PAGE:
Local doctor returns from New York City after helping COVID-19 patients, staff
LA CROSSE, Wis. (WKBT)– A local doctor has returned from the front lines of the pandemic. Dr. Jeff Jensen, who works at both Mayo Clinic Health System in La Crosse and Mayo Clinic in Rochester, returned to work Friday after helping COVID-19 patients in New York City.
It started as an email toward the beginning of the crisis. It was a call for help from the Society of Critical Care Medicine, which Jensen is a member of. He said it asked for volunteers to head to the epicenter– New York City.
“But much like the rest of us in the country, we thought the same wave was coming toward us. So we were in the midst of planning and preparing for that same wave,” said Jensen, a ICU physician.
When a spike in cases didn’t happen, he knew it was time to go. Staff members were able to fill in for him during his time out of the area.
It was April 28th when Jensen started the volunteer work in New York.
“Daily number of people in ICU across our public hospitals for suspected COVID-19… that went down,” said Mayor Bill de Blasio, (D) New York, during a press conference on that day.
When Jensen arrived at the end of April, the city was starting to see progress. The situation was as he expected.
“I found a health care organization that was overwhelmed, but they were slowly catching up,” Jensen said.
He oversaw a make-shift intensive care area at one of NYC’s 11 public hospitals. He declined to say which hospital citing privacy issues.
Staff members had turned an area, typically used for surgery patients to recover, into another ICU. Sheets were set up to separate beds and equipment was brought in.
“All of those patients were on ventilators and sick,” Jensen said.
There were 24 chronically critically ill patients– meaning they were stabilized but debilitated and required a lot of heavy care.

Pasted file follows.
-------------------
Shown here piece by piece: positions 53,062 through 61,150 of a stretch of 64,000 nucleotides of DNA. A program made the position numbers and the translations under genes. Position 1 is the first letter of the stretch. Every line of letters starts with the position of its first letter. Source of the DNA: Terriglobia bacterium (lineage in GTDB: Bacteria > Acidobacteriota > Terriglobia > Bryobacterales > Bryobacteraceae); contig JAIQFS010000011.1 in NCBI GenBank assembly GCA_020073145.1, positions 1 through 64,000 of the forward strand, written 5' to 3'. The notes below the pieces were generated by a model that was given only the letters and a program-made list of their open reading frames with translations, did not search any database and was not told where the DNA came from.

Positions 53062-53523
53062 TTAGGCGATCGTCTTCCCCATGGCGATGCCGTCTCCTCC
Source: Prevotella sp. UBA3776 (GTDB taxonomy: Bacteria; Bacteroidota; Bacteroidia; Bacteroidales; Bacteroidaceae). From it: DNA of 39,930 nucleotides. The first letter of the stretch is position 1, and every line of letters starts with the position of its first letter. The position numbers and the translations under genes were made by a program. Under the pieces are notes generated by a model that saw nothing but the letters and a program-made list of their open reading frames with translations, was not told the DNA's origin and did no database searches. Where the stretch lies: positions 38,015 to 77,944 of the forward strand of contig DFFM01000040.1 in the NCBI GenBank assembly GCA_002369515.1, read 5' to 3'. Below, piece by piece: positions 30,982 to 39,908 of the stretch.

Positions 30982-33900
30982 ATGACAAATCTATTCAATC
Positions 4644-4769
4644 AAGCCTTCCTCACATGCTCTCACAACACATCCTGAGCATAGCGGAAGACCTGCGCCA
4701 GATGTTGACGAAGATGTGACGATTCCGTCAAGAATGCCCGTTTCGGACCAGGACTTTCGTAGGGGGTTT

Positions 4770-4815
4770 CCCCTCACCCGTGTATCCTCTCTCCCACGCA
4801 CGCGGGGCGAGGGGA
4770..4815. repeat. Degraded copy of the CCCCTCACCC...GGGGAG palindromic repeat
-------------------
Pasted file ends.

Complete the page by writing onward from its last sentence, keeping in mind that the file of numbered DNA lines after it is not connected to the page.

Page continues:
“Many patients had kidney failure, many patients had strokes, many patients had clots in their veins and their arteries,” Jensen said.
Not all survived.
“Unfortunately through this process, even in the two weeks, I saw a number of patients die,” Jensen said.
Only the staff that cared for them were there to comfort them, because of limits on visitors.
“A lot of these patients died with no family at the bedside,” Jensen said.
But he wasn’t just there to care for patients, but the staff.
“Early on, everybody was working hard, working extra hours, doing what they can to meet the extra needs,” Jensen said.
But bringing in extra hands helped those staff members take time to recover.
“Clearly everybody locally was exhausted physically and emotionally. So I was able to fill in as an intensive care doctor for the two weeks I was there,” Jensen said.
But because of an influx of visiting medical professionals, he says sometimes there were disjointed patient plans. That may have caused patients to not improve as quickly.
“A couple days the visiting doctor would come in, do what he or she thought was the right thing to do. Another doctor would come by and maybe make that plan change,” Jensen said.
So he worked to get clarified, consistent plans.
It’s one of the many lessons he brought back from his time in New York to use if we get a sudden surge of cases.
“If this happens to us, how are we going to avoid burn out,” Jensen said.
He says while a lot has changed from the beginning- one thing remains.
“The risk is still there. It hasn’t gone away,” Jensen said.
He understands that businesses need to reopen, but says people should be vigilant. After what he saw in New York, he’s urging people to keep wearing masks, washing their hands and avoiding large gatherings. That way we can keep flattening the curve so other hospitals don’t get overwhelmed.